Twelfth Night

Twelfth Night aka Epiphany Eve

Depending on the denomination and what they considered the first day of Christmas, January 5th is known as Twelfth Night, the last night of the Twelve Days of Christmas. In England during the 17th century the Christmas season was a twelve day long celebration that led up to Epiphany. In many places Twelfth Night, rather than Christmas, became the bigger night of revelry and festivities. There are many traditions from this time period associated with the season, but we will focus on two; Wassailing and the Lord/Lady of Misrule, and how they helped influence the way the Pilgrims perceived the holiday.  

Wassail is a word derived from Old English and Norse phrases used to toast to one’s good health and fortune. By the 17th century it became synonymous with the spiced drink used to give such toasts. The act of wassailing, as it became called, is an ancient one dating as far back as the middle ages. One part Christmas caroling, one part trick or treating; the exact traditions and songs vary from region to region but all follow the same basic concept. Wassailers go from house to house singing festive songs and offering toasts in exchange for food and drink. More often than not the wassailers were of a lower social class than the more affluent houses they visited. Gifts of food and the wassail itself was provided by the house, while the wassailers brought the wassail bowl, often made of wood, and the songs. Sometimes these festivities turned more destructive however, as the wassail itself was most often alcoholic, and as such the occasional vandalism, drunkenness, and lewd behavior all combined make the tradition unpopular with Puritans and Separatists in England and America. 

Another tradition of Twelfth Night is the baking, and sometimes eating, of a Twelfth Night Cake. This cake, also known as a Kings Cake or Three Kings Cake, was often eaten either on Twelfth night or the next day during Epiphany. While having cake during the 17th century was in itself something special, this cake had a particular surprise baked inside, a bean. Whoever found the bean was made the Lord/King of Misrule. Later on in the 17th century a pea was added and whomever found it was the Lady/Queen of Misrule. The Lord/Lady of Misrule proceeded over the rest of the night’s festivities and in many places led processions and mummer plays during Twelfth Night and Epiphany. Much like Wassailing, this sometimes led to the same problems, and such processions and plays, and thus Lords/Ladies of Misrule, were not popular with Puritans and Separatists. Which brings us to the Pilgrims and how they may have viewed Twelfth Night and the Christmas season in general.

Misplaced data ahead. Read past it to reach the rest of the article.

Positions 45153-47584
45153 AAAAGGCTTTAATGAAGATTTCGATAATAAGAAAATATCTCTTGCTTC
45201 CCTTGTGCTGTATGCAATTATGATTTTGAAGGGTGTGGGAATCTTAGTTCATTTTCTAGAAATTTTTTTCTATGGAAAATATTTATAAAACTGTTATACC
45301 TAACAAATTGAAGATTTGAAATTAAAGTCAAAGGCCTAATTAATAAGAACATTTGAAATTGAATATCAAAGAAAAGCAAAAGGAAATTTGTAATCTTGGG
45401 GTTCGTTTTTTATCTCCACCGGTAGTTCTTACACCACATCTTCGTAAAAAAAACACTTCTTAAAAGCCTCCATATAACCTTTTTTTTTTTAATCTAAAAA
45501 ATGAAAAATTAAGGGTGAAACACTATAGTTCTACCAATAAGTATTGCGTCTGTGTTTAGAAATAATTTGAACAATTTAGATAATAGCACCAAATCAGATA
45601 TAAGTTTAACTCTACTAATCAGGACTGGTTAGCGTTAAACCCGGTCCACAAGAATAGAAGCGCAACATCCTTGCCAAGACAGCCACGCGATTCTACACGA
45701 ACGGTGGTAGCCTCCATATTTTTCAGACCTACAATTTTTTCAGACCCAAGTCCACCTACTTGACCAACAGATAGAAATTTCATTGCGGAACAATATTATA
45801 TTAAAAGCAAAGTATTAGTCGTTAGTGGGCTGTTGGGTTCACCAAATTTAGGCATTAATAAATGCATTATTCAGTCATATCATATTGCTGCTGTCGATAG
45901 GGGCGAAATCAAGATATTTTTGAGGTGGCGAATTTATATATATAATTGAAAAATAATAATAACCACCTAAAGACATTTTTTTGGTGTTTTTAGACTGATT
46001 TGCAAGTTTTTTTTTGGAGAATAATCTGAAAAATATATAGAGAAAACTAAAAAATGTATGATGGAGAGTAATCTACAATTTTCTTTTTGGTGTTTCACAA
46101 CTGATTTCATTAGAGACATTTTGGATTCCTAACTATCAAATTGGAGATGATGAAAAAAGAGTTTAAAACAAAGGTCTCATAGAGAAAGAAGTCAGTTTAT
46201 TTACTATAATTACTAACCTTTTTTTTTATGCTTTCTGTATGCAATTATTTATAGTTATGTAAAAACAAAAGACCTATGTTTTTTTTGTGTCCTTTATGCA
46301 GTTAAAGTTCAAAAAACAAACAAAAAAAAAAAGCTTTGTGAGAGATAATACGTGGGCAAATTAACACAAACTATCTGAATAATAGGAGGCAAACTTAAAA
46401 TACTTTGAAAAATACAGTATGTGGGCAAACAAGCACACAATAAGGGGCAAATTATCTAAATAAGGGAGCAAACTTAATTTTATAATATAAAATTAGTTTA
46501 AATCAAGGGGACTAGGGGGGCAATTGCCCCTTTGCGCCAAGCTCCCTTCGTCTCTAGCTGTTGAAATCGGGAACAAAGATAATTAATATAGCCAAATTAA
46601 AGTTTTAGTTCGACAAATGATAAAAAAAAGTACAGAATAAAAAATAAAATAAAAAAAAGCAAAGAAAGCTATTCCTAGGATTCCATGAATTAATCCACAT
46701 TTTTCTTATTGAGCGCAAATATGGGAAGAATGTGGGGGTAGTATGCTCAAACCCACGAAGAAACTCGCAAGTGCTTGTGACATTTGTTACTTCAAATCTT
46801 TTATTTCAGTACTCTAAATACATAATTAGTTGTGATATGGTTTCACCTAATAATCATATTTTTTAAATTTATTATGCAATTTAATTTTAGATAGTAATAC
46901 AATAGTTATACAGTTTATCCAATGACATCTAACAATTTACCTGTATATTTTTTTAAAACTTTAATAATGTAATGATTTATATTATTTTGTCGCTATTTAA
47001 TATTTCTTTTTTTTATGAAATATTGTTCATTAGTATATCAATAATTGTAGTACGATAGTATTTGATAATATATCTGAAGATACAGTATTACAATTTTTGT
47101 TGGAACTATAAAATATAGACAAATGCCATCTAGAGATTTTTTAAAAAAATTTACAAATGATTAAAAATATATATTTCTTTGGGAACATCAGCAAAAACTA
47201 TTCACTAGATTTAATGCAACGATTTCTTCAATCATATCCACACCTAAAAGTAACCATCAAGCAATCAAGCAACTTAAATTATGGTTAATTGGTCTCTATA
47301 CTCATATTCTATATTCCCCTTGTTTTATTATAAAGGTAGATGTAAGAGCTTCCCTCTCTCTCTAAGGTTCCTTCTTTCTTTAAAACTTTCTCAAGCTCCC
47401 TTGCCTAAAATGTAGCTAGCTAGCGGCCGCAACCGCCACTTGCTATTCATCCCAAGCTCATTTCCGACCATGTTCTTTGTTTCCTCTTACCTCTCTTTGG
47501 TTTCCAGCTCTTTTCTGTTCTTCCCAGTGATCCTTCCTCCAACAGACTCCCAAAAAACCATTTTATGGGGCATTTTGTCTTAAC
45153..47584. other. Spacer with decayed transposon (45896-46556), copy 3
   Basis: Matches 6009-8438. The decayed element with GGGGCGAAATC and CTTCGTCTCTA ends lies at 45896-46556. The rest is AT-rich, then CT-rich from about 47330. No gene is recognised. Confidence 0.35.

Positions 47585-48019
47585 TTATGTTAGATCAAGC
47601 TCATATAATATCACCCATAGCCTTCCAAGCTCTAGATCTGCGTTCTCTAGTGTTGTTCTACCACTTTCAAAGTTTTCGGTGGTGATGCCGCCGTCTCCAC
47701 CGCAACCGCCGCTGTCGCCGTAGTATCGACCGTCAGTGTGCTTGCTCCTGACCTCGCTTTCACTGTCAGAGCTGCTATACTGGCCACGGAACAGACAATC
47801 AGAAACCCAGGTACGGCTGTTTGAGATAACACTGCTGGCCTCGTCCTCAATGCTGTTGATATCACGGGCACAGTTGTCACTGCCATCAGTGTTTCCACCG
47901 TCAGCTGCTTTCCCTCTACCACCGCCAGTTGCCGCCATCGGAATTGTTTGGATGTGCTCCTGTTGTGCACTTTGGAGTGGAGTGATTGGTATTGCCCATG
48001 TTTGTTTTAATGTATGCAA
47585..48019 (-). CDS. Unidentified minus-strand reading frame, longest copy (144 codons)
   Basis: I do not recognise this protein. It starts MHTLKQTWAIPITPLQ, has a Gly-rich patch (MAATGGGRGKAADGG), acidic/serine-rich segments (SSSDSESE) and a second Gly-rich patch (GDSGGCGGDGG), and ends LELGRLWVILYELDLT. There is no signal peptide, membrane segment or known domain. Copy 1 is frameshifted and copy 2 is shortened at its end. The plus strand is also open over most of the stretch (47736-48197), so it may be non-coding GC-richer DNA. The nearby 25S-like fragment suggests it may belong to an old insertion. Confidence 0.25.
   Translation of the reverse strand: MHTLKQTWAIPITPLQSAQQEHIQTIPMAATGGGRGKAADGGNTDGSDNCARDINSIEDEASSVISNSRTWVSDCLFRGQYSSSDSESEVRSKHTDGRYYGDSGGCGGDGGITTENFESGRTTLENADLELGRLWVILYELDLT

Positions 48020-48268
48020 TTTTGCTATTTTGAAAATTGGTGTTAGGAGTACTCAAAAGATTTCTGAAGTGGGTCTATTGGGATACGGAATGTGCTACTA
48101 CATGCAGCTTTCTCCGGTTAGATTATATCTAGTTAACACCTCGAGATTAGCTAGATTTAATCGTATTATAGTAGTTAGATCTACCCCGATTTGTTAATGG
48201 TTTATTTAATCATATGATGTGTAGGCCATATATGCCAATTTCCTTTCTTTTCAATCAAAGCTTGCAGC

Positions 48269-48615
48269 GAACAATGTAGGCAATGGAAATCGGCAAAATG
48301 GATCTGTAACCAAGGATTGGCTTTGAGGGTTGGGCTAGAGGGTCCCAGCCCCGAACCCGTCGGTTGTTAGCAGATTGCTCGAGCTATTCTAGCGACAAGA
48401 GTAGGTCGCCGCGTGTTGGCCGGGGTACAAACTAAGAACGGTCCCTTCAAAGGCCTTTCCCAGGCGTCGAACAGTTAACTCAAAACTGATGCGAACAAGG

All of the Pilgrims would have been familiar with the Twelve Days of Christmas, and thus Twelfth Night, even if the Separatists amongst them would not have recognized its validity as a holiday. The reformed church that many of the Pilgrims belonged to only recognized Sabbath (for them Sunday) to be holy. As such they felt that while many of the things celebrated during Christmas are in the bible, a specific date was not. To the reformed church Sunday was the day to celebrate all things God and there shouldn’t be any particular days set aside as more important. In addition, reformed churches and Puritans both in England and New England felt many of the traditional festivities, such as wassailing, revelry, and general idle game playing, to be superstitious, pagan and sinful. To them, unless the holiday fell on a Sunday, in which case people should be at church all day, people should be working. 

During the early years of Plymouth colony we can see examples of this. The best known incident occurred in 1621, which William Bradford writes about in Of Plimoth Plantation.

“On the day called Christmas Day, the Governor [Bradford] called them out to work as was used. But the most of this new company [from the Fortune] excused themselves and said it went against their consciences to work on that day. So the Governor told them that if they made it a metter of conscience, he would spare them till they were better informed, so he led away the rest and left them. But when they came home at noon from their work, he found them in the street at play, openly; some pitching the bar, and some at stool-ball and such like sports. So he went to them and took away their implements and told them that was against his conscience, that they should play and others work. If they made the keeping of it matter of devotion, let them keep their houses; but there should be no gaming or reveling in the streets. Since which time nothing hath been attempted that way, at least openly.”

Looking at this passage it can be seen how both the reformed church Pilgrims and the Church of England Pilgrims viewed the Christmas season. Yet despite their differing opinions on the matter, Governor Bradford decided to keep the situation a matter “…of mirth rather than weight”  and only forbid open revelry thus keeping the peace.  As such we do not know if Pilgrim families who were not members of the reformed church continued to keep their Christmas traditions, quietly and inside their homes.